What Is a Transmission Cooler?by Eli Laurens
Transmission oil can reach extremely high temperatures during operation, and this fluid can be cooled down with an external oil radiator. Some vehicles manufactured after 1975 will have transmission coolers built into the car's radiator, as will most trucks designed for towing. Adding a transmission cooler will extend the life of the transmission and increase the fluid's service intervals.
Stress on the transmission builds heat
Under normal operating temperatures, the transmission oil will flow properly and allow adequate friction. When the temperatures get too high, the oil can break down, or lose it'\s ability to lubricate some parts while hydraulically separating others. By installing a transmission cooler, these temperatures are kept as low as possible by forcing the fluid through a hose to the front of the vehicle, then through a series of coils and fins to cool it down. It returns to the transmission to complete the cycle. The pressure of the transmission in operation keeps the fluid in motion, so the cooler will not operate when the vehicle is turned off.
Coolers may already be installed on some models
Vehicle makers saw the benefits of a transmission cooler when they began to design transmissions to accommodate federal economy and emissions standards. The new transmissions ran hotter than previous designs, so several manufacturers built "twin-core" or "multi-core" radiators to cool down the transmission fluid. These radiators have a coil in them that allows the transmission oil to run through the same fins that the engine cooling system uses. Replacing the radiator requires special tools and parts for twin- and multi-cored models.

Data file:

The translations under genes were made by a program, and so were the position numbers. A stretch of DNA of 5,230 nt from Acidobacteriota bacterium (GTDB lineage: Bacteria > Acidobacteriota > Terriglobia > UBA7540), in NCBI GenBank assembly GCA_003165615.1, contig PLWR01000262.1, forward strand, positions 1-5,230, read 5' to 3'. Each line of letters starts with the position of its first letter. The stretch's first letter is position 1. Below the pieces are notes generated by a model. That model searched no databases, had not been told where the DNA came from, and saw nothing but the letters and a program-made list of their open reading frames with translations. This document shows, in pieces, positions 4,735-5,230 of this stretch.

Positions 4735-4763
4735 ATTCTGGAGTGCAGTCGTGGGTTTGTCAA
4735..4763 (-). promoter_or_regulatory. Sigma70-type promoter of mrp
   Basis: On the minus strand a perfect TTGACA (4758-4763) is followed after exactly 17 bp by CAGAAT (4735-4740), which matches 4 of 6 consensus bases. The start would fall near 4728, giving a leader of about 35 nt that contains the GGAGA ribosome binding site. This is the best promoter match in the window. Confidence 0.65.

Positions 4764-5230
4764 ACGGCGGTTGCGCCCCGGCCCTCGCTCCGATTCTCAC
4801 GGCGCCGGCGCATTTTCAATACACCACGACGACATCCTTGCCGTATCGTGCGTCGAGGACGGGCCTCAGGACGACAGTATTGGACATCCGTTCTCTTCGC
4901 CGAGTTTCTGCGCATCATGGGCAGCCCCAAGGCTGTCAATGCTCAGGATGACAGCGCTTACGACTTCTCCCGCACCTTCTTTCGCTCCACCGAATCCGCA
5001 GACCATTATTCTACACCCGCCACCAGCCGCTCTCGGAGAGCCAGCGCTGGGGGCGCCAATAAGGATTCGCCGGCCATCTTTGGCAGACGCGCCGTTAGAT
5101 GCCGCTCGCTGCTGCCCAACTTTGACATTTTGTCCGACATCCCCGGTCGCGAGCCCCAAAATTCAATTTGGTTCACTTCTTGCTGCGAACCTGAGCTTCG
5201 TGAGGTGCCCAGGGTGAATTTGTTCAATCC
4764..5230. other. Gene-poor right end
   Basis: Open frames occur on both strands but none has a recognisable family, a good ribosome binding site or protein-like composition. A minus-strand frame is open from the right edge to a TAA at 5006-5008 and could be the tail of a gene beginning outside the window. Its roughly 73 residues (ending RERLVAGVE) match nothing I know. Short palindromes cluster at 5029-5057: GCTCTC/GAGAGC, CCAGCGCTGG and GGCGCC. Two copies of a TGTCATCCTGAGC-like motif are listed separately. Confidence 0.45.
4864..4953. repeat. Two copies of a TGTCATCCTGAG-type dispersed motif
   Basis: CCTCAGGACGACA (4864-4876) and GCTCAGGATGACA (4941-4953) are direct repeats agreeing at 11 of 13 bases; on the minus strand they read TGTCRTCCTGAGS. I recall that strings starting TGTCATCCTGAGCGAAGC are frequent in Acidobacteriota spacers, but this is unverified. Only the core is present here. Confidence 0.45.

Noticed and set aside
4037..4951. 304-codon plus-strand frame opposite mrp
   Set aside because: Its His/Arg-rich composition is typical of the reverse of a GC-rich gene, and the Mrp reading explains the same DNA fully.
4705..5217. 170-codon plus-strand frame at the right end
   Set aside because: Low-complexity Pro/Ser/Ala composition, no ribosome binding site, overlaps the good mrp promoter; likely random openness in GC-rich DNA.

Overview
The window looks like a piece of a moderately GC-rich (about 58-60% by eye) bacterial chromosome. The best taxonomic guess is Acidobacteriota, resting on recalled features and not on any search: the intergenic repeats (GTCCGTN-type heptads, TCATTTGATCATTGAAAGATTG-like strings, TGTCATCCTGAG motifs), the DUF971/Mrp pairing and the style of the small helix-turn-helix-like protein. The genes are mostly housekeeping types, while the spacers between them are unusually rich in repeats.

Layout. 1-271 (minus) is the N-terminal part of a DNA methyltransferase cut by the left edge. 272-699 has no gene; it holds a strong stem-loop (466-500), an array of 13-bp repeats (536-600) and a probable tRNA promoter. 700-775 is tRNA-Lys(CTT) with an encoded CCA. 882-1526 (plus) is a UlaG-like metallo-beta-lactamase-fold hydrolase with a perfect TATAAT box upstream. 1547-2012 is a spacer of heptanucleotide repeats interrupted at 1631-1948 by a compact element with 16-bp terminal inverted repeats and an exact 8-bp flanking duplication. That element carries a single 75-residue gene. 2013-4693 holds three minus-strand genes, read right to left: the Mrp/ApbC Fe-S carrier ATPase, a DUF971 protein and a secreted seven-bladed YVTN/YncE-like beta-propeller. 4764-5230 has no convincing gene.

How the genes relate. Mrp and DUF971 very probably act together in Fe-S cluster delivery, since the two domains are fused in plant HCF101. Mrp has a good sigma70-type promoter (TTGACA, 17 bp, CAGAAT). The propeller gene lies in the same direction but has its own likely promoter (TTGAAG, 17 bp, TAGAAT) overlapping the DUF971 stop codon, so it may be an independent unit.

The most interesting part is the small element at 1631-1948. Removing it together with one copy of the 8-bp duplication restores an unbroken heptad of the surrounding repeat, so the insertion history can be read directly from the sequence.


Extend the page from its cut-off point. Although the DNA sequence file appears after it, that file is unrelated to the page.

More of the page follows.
Trucks and towing
Almost all manufacturers of pickup and SUV trucks offer a "towing package," which includes a transmission cooler. The added weight of a trailer will put more stress on the transmission, and the oil will heat up quickly. Most often, these towing packages will have an external cooler mounted in front of the engine cooling system radiator. Multi-core radiators are used less often in towing situations, as they are not as effective as separate coolers.
A transmission cooler can be added to almost any vehicle, provided that the transmission has inlets for the hose adapters. Most aftermarket kits will include adapters for a particular range of most popular transmissions, but individual models may require a specialized adapter. If no inlets are on the transmission, a professional can drill them into the casing at the proper locations. The cooling radiator will them be placed in front of the existing engine radiator with zip ties or press-in adapters. The lines can be run in any convenient location, as long as there is adequate clearance.
Benefits and problems
The right transmission cooler must be selected, as one that is too large may not allow the transmission to reach operating temperature, or might take too much pressure to push the fluid through at the proper rate.
Eli Laurens is a ninth-grade physics teacher as well as a computer programmer and writer. He studied electrical engineering and architecture at Southern Polytechnic University in Marietta, Ga., and now lives in Colorado.